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Hi everyone. I am new here. I don't know where else to turn. My 10 year old daughter has been having severe stomach/abdominal pain for the last 3 weeks. First she was diagnose with a UTI at an ER after her pediatrician said she had a sinus infection (seriously?). She was on antibiotics for that but she continue to have severe pain by her belly button down toward her right side of her stomach, where she could not even walk to the restroom. We took her back to the ER and they thought it was her appendix but the MRI could not see the appendix. She did not have any other symptoms of an appendicitis so the ER released her. Again she went to the ER for a third time due to pain and they said she was constipated. Gave her an enema and she felt better. The next day, the pain was back. Its a burning pain that feels like something is pushing through her stomach trying to come out, is how she explains it. I did take her to a GI specialist which we are seeing again later today. All the blood lab results are normal. Except dairy, wheat and egg. They have an 0/1 next to it. What does that mean? Is she allergic to everything?  She is schedule to have an endoscope on Friday. I hate that she is going through this. My wife and I are lost and devastated about all of this.   Any help or suggestions will help. Thank you for reading my post. 

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The celiac is specific blood panel that they need to ask for and do the full panel, they will follow up with a endoscope and biopsy to check for intestinal villi damage. She needs to be eating gluten daily for this.
https://celiac.org/celiac-disease/understanding-celiac-disease-2/diagnosing-celiac-disease/screening/
 

For now keep a food diary and record everything she eats, how is prepared, etc. and time frames of various symptoms and how she feels. Remove Dairy for now, celiac dairy is commonly a issue as with damaged villi the enzymes to break it down will be a issues and cause various gastric issues.
https://www.wikihow.com/Keep-a-Food-Diary
For help with the constipation start your daughter on Natural Vitality Calm, it is magnesium supplement, many with this disease have issues with magnesium leading to constipation or other various nerve, brain, etc issues. Start her on 1/4tsp (1-2g) a day and up it slowly 1/4tsp a day til the RD or she gets loose stools (dosing to tolerance) then back it back down. Magnesium naturally helps keep water in the intestines for softer stools. Make sure she also drinks plenty of water.

Come back and tells use what you learn after testing, other issues she could be having could be UC, IBS, other food intolerance issues, or something short term and simple like SIBO. Probiotics might help here a bit to like Nature Plus Fortify.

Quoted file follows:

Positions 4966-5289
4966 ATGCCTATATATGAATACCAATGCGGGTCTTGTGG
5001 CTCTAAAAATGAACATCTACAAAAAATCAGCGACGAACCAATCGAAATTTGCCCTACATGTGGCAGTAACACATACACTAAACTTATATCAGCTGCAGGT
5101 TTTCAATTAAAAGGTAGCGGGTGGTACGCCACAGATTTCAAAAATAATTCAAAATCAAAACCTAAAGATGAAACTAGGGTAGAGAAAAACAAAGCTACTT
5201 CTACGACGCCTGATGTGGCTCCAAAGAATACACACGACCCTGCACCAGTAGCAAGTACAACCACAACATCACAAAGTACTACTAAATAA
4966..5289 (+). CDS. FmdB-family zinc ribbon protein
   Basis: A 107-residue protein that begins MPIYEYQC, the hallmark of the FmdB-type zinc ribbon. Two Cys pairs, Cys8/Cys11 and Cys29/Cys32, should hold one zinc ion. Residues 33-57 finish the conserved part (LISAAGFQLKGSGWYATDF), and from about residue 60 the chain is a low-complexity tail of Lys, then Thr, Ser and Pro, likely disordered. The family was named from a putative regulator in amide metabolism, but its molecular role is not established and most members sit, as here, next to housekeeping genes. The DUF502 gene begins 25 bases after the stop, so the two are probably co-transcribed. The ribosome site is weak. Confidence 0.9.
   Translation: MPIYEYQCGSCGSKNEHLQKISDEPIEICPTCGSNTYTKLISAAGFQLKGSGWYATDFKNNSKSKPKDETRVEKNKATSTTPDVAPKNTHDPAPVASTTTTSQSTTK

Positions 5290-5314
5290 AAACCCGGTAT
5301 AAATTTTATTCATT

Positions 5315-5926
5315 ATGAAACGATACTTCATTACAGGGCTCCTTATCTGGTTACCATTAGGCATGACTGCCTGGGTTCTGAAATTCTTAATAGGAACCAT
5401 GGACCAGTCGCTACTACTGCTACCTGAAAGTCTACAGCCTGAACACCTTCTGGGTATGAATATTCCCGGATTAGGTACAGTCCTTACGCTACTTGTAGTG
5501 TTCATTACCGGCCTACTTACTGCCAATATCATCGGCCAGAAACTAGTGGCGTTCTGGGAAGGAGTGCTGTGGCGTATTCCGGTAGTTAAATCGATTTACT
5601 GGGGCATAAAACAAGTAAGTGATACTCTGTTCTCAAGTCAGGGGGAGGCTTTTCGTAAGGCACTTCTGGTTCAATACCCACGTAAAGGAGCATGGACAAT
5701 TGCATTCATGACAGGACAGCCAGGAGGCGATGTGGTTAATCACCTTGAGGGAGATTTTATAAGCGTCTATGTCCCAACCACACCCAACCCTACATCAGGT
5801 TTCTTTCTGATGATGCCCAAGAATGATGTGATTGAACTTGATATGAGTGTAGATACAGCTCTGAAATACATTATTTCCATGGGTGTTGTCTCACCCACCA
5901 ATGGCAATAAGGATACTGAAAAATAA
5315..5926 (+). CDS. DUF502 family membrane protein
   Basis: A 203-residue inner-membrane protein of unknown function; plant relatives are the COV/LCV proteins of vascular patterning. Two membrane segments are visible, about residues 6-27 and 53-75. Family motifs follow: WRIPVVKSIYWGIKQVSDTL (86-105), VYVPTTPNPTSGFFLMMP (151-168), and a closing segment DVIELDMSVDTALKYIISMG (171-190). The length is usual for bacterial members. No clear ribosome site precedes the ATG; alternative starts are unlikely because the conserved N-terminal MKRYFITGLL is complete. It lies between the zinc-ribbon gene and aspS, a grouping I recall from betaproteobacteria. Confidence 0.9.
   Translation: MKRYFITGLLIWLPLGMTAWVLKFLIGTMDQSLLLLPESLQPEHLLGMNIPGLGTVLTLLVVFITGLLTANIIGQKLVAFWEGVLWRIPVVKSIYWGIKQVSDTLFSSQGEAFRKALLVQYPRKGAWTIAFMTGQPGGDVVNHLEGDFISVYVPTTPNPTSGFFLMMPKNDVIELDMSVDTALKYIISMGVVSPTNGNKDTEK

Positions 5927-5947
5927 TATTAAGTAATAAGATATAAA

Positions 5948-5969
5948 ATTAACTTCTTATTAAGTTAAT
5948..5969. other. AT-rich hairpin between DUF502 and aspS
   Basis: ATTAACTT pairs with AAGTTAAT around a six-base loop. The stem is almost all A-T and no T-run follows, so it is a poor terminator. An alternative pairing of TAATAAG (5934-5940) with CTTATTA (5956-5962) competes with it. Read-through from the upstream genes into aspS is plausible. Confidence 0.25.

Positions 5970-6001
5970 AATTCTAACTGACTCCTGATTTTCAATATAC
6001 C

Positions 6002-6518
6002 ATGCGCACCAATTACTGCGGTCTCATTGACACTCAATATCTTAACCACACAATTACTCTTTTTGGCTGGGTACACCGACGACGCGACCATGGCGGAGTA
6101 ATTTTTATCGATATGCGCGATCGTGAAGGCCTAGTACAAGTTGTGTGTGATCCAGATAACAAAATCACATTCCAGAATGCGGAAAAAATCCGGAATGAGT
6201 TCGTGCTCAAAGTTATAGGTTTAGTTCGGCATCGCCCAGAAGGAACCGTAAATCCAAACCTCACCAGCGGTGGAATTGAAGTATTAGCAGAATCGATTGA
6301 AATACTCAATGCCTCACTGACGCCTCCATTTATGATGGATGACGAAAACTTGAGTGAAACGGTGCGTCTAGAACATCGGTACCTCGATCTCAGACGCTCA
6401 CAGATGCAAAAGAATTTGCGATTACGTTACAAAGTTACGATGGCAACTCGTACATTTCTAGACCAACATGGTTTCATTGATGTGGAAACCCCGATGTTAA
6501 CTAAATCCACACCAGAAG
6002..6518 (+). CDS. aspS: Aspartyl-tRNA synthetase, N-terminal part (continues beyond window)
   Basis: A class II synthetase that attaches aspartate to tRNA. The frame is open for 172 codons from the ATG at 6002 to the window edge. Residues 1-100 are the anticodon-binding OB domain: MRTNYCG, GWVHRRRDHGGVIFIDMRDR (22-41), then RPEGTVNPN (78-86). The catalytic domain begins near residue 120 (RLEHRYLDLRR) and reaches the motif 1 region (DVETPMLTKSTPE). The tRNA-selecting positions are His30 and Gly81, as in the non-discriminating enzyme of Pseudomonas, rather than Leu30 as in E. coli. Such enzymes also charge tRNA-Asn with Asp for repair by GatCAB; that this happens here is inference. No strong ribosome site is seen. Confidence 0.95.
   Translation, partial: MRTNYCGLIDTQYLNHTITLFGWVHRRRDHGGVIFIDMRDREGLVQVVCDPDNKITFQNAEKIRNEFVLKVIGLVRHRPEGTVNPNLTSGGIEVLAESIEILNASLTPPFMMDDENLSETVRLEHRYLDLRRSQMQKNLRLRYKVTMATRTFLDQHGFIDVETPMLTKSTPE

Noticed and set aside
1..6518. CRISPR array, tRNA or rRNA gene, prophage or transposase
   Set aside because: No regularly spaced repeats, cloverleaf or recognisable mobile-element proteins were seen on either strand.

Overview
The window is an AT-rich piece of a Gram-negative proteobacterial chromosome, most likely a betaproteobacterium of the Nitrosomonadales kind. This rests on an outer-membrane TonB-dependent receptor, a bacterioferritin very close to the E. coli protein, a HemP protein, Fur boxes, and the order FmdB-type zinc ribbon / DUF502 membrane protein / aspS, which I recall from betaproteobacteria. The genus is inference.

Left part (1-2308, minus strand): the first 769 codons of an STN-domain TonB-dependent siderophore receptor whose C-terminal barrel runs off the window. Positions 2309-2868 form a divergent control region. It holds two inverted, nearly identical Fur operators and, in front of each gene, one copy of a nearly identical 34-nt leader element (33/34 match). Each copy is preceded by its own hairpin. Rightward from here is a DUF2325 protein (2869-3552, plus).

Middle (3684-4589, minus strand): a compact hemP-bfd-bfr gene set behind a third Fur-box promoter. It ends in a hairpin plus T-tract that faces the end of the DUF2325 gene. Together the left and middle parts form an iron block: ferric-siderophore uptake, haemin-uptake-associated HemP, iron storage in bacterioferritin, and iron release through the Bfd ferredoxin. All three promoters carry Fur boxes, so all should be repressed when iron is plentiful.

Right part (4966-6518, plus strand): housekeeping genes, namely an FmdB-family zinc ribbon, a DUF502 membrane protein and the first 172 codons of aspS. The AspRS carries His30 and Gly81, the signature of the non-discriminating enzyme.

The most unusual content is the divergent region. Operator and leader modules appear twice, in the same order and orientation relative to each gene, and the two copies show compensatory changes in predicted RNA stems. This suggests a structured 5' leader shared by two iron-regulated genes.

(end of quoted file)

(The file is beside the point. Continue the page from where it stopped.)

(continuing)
https://www.mindbodygreen.com/articles/are-food-sensitivities-for-life
 

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Thank you Ennis_TX . This is really helpful information. I will make sure that the GI doctor test for a full Celiac panel. I will defiantly come back and advise what we find out. Thank you so much. 

 

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Posted (edited)
3 hours ago, Erick said:

 

It is great that you are working with a GI.  As a parent, I know that it I s hard to see your child in pain.  Keep all records.  I can not stress the importance of this as you may need a second opinion, if you do not get results. 

An allergy to wheat is different from celiac disease which is an autoimmune disorder that has a known trigger — gluten (unlike say, lupus, which no one knows what triggers a flare-up).  An allergy can be swift and cause hives, swelling, breathing issues, itchy eyes, runny nose.  An autoimmune flare is usually much slower.  Intolerances are common if you have celiac disease.  For example, I used to have lactose intolerance.  It caused symptoms but no intestinal damage like celiac disease can.  Allergy testing is not perfect.  Keep that in mind.  Google it.  

Edited by cyclinglady

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Posted (edited)

Thanks everyone.  The GI doctor suspects its something psycological. Maybe something she is worried about  is causing the pain. For him to say that and my wife believe it just pisses me off.  I can see she is physically in severe pain. All test are normal and he wont know anything else until Friday from the endoscope.  I am in tears right now.  Thank you 

Edited by Erick

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2 hours ago, Erick said:

Thanks everyone.  The GI doctor suspects its something psycological. Maybe something she is worried about  is causing the pain. For him to say that and my wife believe it just pisses me off.  I can see she is physically in severe pain. All test are normal and he wont know anything else until Friday from the endoscope.  I am in tears right now.  Thank you